Single User Source Control
Many people have asked us for a single-user SourceGear Vault license at a
very-low-cost. We've always thought this was a good idea, but we never got
around to implementing it until today. The Single User Edition of
Vault is now
available at a cost of $49.
It's amazing the speed at which things move in 2003. This afternoon we
made the necessary entries in our online store, so the product was available for
purchase at that time, even though our company website had not been
appropriately updated yet. Within about an hour, somebody noticed the new
item in our store's catalog and posted a note
to the Vault mailing list. Marc LaFleur caught that note and proceeded to
write a blog
entry. Long story short, about 8 hours after its availability, I'm
finally blogging about the Single User Edition now, and it's already old
Julia Lerman suggested that I
might write a brief explanation of why anyone would want to use source control
alone anyway. She raises a good point -- source control is usually
explained as a way of keeping developers from stepping on each others'
toes. Why would anyone want to use source control on a team of
The first answer is simply to admit that for a solo developer, source control
actually isn't all that compelling. If it were, we could charge a
heckuva lot more than 49 bucks for it.
For any team of two or more people, I can credibly argue the benefits of
a good source control tool. And as the team gets even
larger, source control evolves from "beneficial" to "compelling" to
"necessary" and finally to "you are a complete bozo if you don't use it".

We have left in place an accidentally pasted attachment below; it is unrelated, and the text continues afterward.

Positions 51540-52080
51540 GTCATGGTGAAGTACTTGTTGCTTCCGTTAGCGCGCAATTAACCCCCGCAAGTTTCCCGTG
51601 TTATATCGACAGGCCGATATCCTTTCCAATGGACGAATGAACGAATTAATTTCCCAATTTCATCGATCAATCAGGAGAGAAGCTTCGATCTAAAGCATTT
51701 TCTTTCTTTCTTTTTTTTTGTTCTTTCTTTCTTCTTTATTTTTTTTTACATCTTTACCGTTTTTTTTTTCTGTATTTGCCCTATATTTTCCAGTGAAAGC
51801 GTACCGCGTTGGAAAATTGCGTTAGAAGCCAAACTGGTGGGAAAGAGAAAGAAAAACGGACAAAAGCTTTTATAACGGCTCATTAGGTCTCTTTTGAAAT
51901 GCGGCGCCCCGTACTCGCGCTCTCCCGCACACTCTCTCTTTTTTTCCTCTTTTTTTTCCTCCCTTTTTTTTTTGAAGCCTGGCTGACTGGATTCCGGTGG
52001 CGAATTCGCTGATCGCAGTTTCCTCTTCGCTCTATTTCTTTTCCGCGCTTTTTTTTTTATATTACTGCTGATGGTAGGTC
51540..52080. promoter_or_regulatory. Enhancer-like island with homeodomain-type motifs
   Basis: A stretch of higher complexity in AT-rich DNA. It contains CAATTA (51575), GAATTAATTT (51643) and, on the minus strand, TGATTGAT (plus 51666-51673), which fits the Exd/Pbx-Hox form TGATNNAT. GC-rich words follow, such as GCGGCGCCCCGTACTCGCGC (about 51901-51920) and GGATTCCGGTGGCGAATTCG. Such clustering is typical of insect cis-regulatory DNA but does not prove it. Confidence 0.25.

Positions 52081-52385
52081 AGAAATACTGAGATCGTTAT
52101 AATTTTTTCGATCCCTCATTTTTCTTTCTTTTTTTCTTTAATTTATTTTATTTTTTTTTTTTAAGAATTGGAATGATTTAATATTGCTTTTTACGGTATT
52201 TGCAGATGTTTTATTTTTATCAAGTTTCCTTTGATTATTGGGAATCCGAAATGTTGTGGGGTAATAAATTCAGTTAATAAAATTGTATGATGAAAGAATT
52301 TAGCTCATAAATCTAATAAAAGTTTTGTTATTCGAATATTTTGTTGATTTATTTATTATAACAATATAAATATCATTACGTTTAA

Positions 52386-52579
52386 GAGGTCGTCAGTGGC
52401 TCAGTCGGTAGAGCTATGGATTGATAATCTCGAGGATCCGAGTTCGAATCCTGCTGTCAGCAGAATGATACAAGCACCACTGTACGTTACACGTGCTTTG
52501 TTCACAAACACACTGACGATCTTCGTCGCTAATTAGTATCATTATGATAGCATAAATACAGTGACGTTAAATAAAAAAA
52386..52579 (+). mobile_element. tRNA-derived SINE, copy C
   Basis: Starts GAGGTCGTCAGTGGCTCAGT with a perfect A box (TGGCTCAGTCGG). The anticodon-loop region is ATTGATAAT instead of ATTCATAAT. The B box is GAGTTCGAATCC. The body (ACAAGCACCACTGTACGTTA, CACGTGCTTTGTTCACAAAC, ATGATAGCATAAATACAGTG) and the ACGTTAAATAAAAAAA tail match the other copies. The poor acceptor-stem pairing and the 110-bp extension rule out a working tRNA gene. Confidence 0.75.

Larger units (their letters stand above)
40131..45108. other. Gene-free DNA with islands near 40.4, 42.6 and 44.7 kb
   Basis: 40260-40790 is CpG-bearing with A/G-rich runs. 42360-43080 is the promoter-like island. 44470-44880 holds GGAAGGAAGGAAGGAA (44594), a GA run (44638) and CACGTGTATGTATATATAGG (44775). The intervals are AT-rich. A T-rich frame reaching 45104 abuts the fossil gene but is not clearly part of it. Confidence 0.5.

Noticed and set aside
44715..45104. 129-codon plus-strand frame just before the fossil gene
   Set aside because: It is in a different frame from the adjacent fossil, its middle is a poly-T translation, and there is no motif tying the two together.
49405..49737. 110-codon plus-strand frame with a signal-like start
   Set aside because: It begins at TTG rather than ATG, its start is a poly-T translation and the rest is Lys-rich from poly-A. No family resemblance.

But with just one lonely coder (we almost called this product the
"Lonely Coder Edition"), the benefits of source control are a bit less
important. Nonetheless, lots of people do use a source control tool when
working alone. I'm sure this is partially because it's tough to get out of
the habit once you've made source control a part of your normal workflow.
But when I use a source control tool all by myself, here are the benefits that I
find still apply:
It's an undo mechanism. Whenever I get to a good
stopping point in my code, I checkin my changes to the repository. From
that point on, I can be less careful. I can try coding some crazy new
idea and when it doesn't work, I just revert my working folder to my last
It's a historical archive. Sometimes I want to Undo
much further back. My repository history contains a full copy of every
version I have ever checked in. If I ever need to go back and find
something I once had, it's there.
It's a reference point for diff. A source control
tool can easily show a diff of all the changes I've made since my last
It's a backup. When I regularly checkin my work, I
always know that there are two copies of it. If my *&^%#@! laptop
hard drive dies
again, my code is still safe in the repository.
It's a journal of my progress. When I do my regular
checkins, I write a comment explaining what I was doing. These comments
serve as a log or a journal, explaining the motivation behind every
change I have ever made.
It's a server. Sometimes I'm coding on different
computers. The repository becomes my central server. I can go
anywhere I want and I can still get to my code.
Some will observe that all of these benefits are available through other
means. That's true. Like I said, source control for a single user
isn't truly compelling for most people. Speaking just for myself, I use
source control because I like it, and I thought folks might be
interested in hearing why.